Culture Shock in London, England

  1. Accents – They speak English, but you still may not understand them.  Unless you’ve grown up in the Harry Potter era or watched lots of English movies and such, the language may be hard for you to understand.  My sister and I, whom are both major Harry Potter and English movie nerds, didn’t usually have a problem understanding the locals, but my aunt who was not a England nerd had more problems.  Understanding the lingo can also depend on where they’re from in the United Kingdom.  Different locations have different accents and some are much easier to understand than others.
  2. Black taxi – Their taxis are not stereotypical yellow like in the states, but an illuminated light on top of the taxi still means it’s for hire.  Black cabs can be hailed in the street, at designated ranks situated in prominent places, or can be booked by phone.  Just note that the drivers will swerve in and out of traffic making you have major heart palpitations.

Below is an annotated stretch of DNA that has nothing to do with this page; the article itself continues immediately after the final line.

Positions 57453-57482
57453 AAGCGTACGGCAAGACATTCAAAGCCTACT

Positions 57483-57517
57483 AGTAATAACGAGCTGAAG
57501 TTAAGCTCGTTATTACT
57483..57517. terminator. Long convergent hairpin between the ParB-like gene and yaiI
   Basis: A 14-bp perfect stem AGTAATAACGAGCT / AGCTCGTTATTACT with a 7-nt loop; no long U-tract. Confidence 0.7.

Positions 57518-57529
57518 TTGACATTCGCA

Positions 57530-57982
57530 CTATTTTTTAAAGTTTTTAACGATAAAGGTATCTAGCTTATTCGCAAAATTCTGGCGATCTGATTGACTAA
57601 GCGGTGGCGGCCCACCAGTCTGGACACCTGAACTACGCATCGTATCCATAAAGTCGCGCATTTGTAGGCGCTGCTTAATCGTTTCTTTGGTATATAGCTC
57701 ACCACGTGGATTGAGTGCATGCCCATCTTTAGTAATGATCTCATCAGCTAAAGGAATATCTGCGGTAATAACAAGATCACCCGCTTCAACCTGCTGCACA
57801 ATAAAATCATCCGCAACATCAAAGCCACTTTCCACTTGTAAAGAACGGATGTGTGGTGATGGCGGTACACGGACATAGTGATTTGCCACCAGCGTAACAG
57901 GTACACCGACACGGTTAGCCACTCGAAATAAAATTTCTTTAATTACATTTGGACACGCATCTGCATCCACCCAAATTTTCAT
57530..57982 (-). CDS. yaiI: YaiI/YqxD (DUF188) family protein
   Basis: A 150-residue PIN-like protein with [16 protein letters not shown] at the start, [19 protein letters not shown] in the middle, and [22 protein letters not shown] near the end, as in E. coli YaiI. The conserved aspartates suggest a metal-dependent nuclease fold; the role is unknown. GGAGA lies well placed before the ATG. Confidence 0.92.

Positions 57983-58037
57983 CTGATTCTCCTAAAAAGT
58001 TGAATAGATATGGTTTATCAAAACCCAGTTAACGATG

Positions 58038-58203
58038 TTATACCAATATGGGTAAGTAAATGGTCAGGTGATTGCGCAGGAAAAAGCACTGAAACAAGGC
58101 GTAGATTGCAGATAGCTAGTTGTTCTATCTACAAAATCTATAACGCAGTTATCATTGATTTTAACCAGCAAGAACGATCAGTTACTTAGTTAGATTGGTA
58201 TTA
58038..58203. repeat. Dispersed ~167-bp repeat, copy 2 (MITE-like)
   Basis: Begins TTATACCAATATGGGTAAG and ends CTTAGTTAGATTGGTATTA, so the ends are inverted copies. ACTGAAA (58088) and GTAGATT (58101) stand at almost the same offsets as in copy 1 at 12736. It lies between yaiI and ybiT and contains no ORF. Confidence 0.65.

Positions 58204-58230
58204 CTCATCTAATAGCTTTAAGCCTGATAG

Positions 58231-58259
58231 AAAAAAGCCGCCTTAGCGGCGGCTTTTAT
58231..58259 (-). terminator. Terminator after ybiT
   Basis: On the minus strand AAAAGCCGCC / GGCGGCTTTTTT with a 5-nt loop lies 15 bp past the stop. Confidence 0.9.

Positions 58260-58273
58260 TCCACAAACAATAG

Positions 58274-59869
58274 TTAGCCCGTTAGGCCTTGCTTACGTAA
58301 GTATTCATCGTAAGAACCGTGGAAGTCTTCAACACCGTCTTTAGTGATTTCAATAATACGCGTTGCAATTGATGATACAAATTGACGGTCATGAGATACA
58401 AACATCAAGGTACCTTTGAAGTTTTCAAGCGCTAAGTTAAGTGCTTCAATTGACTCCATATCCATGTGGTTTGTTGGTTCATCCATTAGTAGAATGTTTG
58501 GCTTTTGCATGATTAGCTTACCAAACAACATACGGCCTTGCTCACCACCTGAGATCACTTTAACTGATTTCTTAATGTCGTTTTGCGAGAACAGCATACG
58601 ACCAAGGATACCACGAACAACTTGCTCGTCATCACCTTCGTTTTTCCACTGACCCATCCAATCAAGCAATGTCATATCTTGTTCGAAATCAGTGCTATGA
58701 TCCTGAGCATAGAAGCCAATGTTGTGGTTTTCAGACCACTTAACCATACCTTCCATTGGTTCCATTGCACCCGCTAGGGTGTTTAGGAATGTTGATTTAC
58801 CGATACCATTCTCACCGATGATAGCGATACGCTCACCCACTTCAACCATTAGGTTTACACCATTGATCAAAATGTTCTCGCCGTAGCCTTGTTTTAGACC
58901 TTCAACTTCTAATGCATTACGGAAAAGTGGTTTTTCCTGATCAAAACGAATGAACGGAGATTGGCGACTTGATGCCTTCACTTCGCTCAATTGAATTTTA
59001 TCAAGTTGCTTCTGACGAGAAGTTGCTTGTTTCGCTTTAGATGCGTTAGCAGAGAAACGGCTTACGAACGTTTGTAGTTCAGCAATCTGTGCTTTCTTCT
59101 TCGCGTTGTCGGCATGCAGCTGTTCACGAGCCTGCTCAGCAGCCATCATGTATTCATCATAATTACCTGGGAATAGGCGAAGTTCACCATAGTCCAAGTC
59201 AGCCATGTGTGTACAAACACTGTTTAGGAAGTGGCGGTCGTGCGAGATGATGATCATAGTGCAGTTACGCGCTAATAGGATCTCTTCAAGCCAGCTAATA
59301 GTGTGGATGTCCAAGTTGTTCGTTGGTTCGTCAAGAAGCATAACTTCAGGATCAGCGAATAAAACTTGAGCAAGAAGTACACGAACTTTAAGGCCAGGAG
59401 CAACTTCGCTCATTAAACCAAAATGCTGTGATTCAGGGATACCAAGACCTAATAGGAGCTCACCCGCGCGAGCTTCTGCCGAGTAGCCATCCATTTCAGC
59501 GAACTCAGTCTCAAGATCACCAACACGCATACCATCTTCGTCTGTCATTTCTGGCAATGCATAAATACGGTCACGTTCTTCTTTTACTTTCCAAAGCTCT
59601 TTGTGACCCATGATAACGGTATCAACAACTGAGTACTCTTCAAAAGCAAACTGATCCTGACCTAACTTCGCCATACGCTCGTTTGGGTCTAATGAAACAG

3. Red double-decker buses – Get around London in one of their iconic red double-decker buses.  Even though we still couldn’t read the bus map by the end of the trip, the bus was still our most used form of transportation while we were in London.  Rates are cheap, but I recommend studying the map before you head off on your trip.

    Big Ben
    The best double decker bus picture I could find out of my old photos. It’s not very good, sorry!
  4. Bathrooms – In the United Kingdom bathrooms are called WC’s, toilets, or the loo.  Most of the restrooms signs will say WC or toilets.
  5. Fashion sense – I don’t know what it is, but I feel like British people are more stylish than in the United States.  Perhaps it’s because a lot of the men were wearing suits?  Make sure to stop at H&M like we did.
  6. Salvation Army – Little known fact, but if you get lost the Salvation Army will help you get un-lost.  So if you’re directionally challenged like my group was the Salvation Army may save you too.  There was a nice gentleman manning the desk and he called our hotel and helped us out, he even paid for the cab fare to get from the Salvation Army to our hotel.  We’ll be forever grateful for his kindness.
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4 thoughts on “Culture Shock in London, England

  1. I have had a chance to tour the Central London on a double-decked bus in 2012. It was a beautiful city and I really admired the classic architectures. I agree, their English accent is quite difficult to understand, especially for me who’s not a native speaker.

    Liked by 1 person

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